Photonics/Optics

Shock-Sensing Apparatus

This apparatus enables easy and reliable shock detection and localization in high-speed inlets of aerospace vehicles. John H. Glenn Research Center, Cleveland, Ohio Acompact shock-sensing device, which employs an innovative light sheet generator, has been created. The device may be used either as a solo aerodynamic shock detector or in combination with a scanning mode shock sensor. This permits easy detection and tracking of unstable and traveling shocks in supersonic inlets.

Posted in: Briefs, TSP, Lasers & Laser Systems, Detectors, Sensors

Read More >>

High-Performance Photocatalytic Oxidation Reactor System

Airborne volatile organic chemicals are oxidized using blue LEDs, fiber optics, and visible light-activated catalysts for space and terrestrial air purification. Marshall Space Flight Center, Alabama As crewed space missions extend beyond low Earth orbit, the need to reliably recover potable water is critical. Aboard the International Space Station (ISS), the water is recycled from cabin humidity condensate, urine distillate, and hygiene wash wastes. In spacecraft cabin air environments, off-gassing from equipment, human metabolism, and human personal care products contributes to significant airborne concentrations of volatile organic compounds (VOCs). These polar and water-soluble compounds ultimately dissolve into the humidity condensate and stress the process load, logistics costs, and lifecycle requirements of the water processing systems. The aim of this effort was to develop the High Performance Photocatalytic Oxidation Reactor System (HPPORS) technology for the destruction of airborne VOCs prior to reaching the water processing systems. This innovation will reduce the logistics costs and lifecycle requirements of water processing systems, and help extend NASA missions to include long-duration space habitation and lunar and Mars colonization missions.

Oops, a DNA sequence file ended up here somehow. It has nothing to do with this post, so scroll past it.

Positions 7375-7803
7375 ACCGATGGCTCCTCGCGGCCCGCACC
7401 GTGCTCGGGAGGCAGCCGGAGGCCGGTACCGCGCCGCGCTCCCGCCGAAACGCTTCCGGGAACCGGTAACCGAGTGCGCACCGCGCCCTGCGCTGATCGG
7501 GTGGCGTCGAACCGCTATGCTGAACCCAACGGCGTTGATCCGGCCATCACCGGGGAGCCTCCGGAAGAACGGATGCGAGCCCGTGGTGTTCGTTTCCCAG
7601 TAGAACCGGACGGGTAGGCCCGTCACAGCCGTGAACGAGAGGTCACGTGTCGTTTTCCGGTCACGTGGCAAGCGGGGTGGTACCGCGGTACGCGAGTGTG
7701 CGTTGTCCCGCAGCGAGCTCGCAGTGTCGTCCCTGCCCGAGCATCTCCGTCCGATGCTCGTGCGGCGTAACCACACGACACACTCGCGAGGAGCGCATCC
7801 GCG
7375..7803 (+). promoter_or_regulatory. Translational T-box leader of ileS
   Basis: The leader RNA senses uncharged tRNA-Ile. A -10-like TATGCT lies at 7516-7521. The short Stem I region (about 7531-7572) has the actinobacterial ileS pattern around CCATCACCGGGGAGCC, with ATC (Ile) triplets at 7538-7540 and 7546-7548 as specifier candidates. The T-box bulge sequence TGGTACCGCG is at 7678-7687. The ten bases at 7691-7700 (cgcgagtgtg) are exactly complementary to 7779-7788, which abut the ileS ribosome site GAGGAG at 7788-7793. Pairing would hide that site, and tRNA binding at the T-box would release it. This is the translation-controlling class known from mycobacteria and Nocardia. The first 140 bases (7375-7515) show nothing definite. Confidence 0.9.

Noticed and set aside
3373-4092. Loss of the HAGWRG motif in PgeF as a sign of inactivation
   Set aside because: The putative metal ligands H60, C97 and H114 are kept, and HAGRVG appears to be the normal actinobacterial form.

Posted in: Briefs, Recycling Technologies, Remediation Technologies, Fiber Optics, Photonics

Read More >>

Products of Tomorrow: April 2015